What happens when you adorn your garden variety musclecar with retina-burning paint, 18-inch wheels and tires, big disc brakes, an injected 500-inch motor, an overdrive trans with paddle shifters, and enough style to make even sport compact car owners blush? What you get is Romeo Furio's Pure Vision Design-built GTX-R. Underneath all of the bling beats the heart of a '72 Plymouth GTX. Steve Strope, proprietor of Pure Vision, set out to build a modern day version of the GTX, sparing no expense in the quest for perfection. we think they've succeeded in spades.
Since this is a modern rendition of a classic musclecar, Pure Vision upgraded the drivetrain with a big-inch big-block to help move the Plymouth's mass with some alacrity. A Mopar Performance 500-cube short-block was chosen as the foundation. Perched up top is a set of MP Stage VI aluminum cylinder heads and a trick custom Weber-style EFI intake by Chris Wakim, controlled by a F.A.S.T. ECU for an unmistakably high-tech look. An MSD Pro-billet distributor, a 6 AL box, and a Blaster 2 coil round out the spark production team. The engine pretty much remains the way it came down the assembly line. Schumacher Creative Services provided the 151/48-inch tubes that dump exhaust waste into a set of 3-inch Flowmaster mufflers. A US Radiator-supplied radiator makes sure this beast runs nice and cool in the summer heat. Transferring power to the rear is a Mopar Performance A518 automatic overdrive transmission with perhaps the most unusual mod of the entire build-up-paddle shifters mounted on the steering column, designed and built by Steve Strope, allowing Romeo to imitate a Formula 1 racer. The venerable 8 3/4-inch rearend resides out back equipped with a 3.91 gear set from Mopar Performance ensuring brisk acceleration.
What truly separates this musclecar from less modern iterations is the suspension consisting of all new bushings and ball joints from Just Suspension, tubular upper control arms from Magnum Force racing, and adjustable lower strut arms and heavy-duty tie rods by Pure Vision. A Hotchkis sway bar rounds out the front end. Out back is a set of Eaton custom leaf springs providing a 1-inch drop and a 50-pound rate increase, moved inboard 3 inches via a Mopar Performance spring relocation kit. Red Zone Race Fabrication supplied the sub-frame connectors and the enlarged wheeltubs to help clear the big 18-inch rubber. A Flaming River fast ratio gearbox turns the Toyo Proxes 275/35-18 RA-1 tires mounted on a pair of custom 18x10-inch Purespeed wheels by Bonspeed. Traction, or lack thereof, is provided by a pair of monster 335/30-18 Toyo Proxes RA-1 tires mounted on 18x12 wheels, while braking is the responsibility of 13-inch Baer brakes at all four corners.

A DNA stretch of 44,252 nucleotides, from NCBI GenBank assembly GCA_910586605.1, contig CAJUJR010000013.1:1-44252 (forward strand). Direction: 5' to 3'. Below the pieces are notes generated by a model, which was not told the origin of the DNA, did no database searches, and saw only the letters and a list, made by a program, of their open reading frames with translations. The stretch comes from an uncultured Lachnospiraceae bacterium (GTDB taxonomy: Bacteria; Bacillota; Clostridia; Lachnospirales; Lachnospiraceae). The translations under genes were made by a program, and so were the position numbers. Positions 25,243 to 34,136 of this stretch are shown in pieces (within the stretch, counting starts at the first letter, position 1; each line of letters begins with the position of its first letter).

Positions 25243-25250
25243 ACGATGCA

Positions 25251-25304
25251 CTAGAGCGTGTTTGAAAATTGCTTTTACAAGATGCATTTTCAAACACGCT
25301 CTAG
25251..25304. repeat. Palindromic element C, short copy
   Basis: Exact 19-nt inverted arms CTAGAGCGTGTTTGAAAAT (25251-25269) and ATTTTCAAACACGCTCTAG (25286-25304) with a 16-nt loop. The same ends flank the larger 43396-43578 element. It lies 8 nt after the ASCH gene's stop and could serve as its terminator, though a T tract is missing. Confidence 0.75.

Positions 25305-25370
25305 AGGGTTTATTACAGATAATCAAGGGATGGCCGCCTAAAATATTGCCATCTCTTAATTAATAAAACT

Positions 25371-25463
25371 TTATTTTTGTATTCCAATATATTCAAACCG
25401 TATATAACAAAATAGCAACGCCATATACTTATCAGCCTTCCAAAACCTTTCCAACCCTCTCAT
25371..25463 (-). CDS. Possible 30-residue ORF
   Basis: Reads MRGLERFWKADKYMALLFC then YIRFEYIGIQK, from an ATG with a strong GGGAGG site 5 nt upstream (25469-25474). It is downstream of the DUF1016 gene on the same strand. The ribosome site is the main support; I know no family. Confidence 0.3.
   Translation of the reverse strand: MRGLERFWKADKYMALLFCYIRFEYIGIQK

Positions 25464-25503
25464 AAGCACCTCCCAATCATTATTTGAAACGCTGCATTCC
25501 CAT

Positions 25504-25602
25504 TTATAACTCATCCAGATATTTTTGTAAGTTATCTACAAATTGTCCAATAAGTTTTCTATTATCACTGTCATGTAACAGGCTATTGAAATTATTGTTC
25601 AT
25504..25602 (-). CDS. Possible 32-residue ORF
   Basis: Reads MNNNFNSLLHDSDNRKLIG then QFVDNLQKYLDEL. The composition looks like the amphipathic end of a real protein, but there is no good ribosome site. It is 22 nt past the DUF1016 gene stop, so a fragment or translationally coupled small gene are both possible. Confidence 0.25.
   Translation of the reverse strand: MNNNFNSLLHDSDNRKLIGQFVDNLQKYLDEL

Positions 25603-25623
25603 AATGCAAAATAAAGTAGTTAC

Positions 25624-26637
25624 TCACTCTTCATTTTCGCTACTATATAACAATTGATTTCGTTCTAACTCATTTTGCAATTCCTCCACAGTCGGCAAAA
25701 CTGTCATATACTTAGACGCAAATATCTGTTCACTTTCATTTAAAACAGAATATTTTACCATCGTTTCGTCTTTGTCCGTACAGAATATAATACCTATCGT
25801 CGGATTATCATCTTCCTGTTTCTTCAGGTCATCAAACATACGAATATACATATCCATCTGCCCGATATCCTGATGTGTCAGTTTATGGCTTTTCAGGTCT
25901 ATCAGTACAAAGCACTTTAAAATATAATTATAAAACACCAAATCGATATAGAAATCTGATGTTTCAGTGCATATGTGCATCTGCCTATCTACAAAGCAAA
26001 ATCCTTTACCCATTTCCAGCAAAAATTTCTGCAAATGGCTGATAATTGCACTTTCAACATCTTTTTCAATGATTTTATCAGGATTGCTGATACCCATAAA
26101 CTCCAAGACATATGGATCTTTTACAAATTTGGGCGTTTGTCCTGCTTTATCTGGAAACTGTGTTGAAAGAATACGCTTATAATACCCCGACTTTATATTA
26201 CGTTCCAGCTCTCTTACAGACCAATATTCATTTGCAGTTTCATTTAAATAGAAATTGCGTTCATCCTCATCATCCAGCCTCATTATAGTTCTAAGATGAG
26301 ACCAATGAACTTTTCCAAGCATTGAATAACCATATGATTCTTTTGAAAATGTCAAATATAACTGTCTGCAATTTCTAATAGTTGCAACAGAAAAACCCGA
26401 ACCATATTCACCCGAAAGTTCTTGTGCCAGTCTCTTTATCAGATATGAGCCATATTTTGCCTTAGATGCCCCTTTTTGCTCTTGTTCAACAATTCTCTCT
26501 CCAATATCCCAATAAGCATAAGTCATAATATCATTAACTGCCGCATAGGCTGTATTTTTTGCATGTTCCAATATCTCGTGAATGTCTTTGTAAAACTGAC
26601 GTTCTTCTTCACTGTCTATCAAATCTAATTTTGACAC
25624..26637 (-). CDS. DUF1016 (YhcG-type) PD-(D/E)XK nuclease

Every restoration part known to mankind including door locks, weather stripping, molding, trim, and lenses was procured from the good folks at Year One, the one-stop resto shop. the interior of the GTX-R has been subtly upgraded, but Strope and company went out of their way not to deviate too far from stock. The woodgrain dash was hand-sanded by Strope. Red Line Gauge Works was commissioned to create custom gauge faces for an unmistakable look in the otherwise stock dash. While the front bucket seats remain stock, extra padding was added in the bolsters to increase support while carving the canyons at extra-legal speeds. The effects are understated and very trick. While Pro Touring has not strayed much beyond a big wheel/tire package and some lowering, Pure Vision has taken the theme 10 steps further by modernizing the entire package from top to bottom and inside out. So what's next for Pure Vision and Romeo Furio? One can only imagine.